“Only 57 countries have vaccinated 70% of their population, and almost all of them are high-income countries. We must continue to support all countries to achieve 0% vaccination coverage as soon as possible, including 100% of people over 60; 100% of health workers and 100% of those with underlying conditions,” the WHO DG said.
Kenyan President speaks
Other world leaders who spoke at the event included the President of Kenya, Uhuru Kenyatta, who hit out at the leadership of high-income countries for what he described as inequity in vaccination against the coronavirus pandemic.
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Mr Kenyatta said around 1.8 billion people in low- and middle-income countries had yet to take the first dose of the COVID-19 vaccine.
He said the world cannot claim victory over the pandemic until every country is free from the virus.
He urged world leaders to consider ways to address the challenges posed by diseases such as malaria, tuberculosis and non-communicable diseases. He said that Africa is a continent facing the consequences of these diseases.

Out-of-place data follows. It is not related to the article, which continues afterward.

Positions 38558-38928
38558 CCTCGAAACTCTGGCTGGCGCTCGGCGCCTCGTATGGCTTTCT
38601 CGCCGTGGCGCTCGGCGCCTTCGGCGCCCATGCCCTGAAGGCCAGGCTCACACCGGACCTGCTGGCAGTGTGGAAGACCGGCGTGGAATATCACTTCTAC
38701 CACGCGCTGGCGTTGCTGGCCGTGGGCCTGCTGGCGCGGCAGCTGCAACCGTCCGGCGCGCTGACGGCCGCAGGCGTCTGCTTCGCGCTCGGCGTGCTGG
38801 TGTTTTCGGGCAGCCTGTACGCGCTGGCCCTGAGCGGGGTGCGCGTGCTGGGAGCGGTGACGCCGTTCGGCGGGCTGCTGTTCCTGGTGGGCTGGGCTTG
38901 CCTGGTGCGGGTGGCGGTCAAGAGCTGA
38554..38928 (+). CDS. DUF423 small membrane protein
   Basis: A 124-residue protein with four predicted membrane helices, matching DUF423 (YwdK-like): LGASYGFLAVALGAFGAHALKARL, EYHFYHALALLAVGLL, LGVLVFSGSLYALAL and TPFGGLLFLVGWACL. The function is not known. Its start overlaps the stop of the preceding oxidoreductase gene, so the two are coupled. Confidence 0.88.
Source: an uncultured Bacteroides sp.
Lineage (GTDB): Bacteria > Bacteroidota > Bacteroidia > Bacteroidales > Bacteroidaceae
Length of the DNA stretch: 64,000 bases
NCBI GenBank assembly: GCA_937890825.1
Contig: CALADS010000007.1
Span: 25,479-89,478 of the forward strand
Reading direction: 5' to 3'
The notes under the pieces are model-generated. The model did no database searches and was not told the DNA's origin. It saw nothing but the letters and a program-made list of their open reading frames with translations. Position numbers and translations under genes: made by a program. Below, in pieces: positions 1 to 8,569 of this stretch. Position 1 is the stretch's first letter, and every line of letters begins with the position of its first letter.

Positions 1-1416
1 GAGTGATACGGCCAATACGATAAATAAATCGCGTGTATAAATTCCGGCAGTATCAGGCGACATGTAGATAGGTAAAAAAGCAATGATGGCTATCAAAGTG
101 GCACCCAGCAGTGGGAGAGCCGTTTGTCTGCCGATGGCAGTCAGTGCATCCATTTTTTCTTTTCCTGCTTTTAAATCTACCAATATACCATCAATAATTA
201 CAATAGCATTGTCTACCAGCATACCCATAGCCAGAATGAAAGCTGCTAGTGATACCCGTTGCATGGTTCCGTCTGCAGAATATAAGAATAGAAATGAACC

He also spoke about the local manufacture of medicines and vaccines taken on the continent, and called on the WHO to ensure appropriate legislations and protocols that will support such ideas.
The WHA is the highest decision-making body of the World Health Organization (WHO). The main function of the assembly is to determine the policies of the organization, appoint the chief executive officer, oversee financial policies, and consider and approve the proposed program budget.
At this year’s meeting, the outgoing chief executive’s first five-year term will come to an end, and he has been nominated for re-election by an appropriate body of the global body.
Other vice presidents from various countries and chairs of various relevant committees will also be elected at the forum, which ends on Saturday.
Ahmed Abdilleh, Minister of Health of Djiboutiwas elected president of this year’s assembly on Sunday.
The host country, Switzerland, will welcome the participants for a dinner today (Sunday), as announced by the country’s leaders.